The Power of Patience: My Honest Reflection On Delays, Success, and Shortcomings As An Indie Author


It has been about four months since my last blog post and I must say I am super happy to be writing another one. In my mind, I wanted to complete a blog series that explored the four P’s (planning, push, purpose, and patience) and the power in them. However, life happened, which means stress happened, but now I’m here finally adding the last part. The power of patience.

The power of patience has been a constant struggle in my life. I like everything to happen when I want it to happen, but the past few months have truly allowed me to see the value of patience and how it is helping to shape me into a better writer, a better business woman, and better human being. Now, I won’t be too hard on myself because I have been making some serious and drastic changes to other areas in my life, but sadly my blog, social media, and some of my writing projects have taken a back seat. My novella series Sugar Lane has taken me much longer to complete than originally intended and I am still nowhere near having the book sales or social media following that I envisioned having by this time, but after some intense self-evaluation I am ok with this.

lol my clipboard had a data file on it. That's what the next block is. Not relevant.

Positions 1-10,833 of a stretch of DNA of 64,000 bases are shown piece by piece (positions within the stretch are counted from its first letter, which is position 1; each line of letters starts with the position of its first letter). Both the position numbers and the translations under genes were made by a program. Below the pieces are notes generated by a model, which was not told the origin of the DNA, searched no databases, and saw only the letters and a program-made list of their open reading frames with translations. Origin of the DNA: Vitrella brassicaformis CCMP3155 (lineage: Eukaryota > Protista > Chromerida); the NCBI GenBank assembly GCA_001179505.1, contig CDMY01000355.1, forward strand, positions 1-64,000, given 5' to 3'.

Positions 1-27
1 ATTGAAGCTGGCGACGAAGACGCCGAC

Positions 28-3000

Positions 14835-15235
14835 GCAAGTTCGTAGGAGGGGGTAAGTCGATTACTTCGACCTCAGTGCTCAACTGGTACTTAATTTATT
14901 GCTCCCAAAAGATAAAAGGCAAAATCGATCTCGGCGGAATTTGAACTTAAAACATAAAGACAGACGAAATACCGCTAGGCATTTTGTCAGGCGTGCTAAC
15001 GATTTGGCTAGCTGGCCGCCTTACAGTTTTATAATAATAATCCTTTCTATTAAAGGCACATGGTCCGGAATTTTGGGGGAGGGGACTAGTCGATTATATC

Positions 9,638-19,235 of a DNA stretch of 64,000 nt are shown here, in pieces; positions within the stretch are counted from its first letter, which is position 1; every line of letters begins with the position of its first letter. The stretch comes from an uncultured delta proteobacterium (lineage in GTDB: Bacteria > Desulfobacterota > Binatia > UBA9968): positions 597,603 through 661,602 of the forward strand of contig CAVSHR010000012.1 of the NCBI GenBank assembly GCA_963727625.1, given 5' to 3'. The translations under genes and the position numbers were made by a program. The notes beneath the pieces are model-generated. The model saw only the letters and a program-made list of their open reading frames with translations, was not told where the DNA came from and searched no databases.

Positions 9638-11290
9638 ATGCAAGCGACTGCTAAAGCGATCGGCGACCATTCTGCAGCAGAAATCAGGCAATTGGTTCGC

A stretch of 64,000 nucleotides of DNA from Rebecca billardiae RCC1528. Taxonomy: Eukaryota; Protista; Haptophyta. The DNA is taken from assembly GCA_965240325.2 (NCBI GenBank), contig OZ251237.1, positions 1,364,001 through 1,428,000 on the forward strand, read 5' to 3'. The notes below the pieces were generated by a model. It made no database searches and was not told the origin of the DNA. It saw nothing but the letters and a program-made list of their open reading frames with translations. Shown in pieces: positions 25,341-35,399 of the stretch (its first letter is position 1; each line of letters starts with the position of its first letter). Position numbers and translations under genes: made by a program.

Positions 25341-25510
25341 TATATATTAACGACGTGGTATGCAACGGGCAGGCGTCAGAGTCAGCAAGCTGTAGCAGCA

When I wrote the previous posts in this series, I was feeling passionate, full of hope and optimism. I had worked hard, but I was seeing that I needed to work harder if I wanted to reach my goals. I thought my previous blog posts sounded amazing, like a guru unlocking life’s big secrets, but in all actuality, I was obsessing, questioning the purpose had defined for myself. My plan was in shambles so I had to create a new one, and I was pushing myself too hard. I had a tough as nails attitude when it came to getting stuff done because I wanted my life to change, and change fast. I was envisioning the fast track to success, but I quickly learned that the fast-track doesn’t exist. At least not for me. My path has required a lot of hard work where I have had both failures and small successes. My intense way of doing things wasn’t sustainable and I had to stop. It was like trying to compete in an Iron Man without training and I was done before I even got started. I did not have the patience to sit and assess my situation. I didn’t have the patience to be still in and learn. My life was work, work, work, all day and every day. I almost burned myself out because of it. My error was in not being patient, trying to rush my learning, my writing, and my career to a place it just wasn’t ready to go.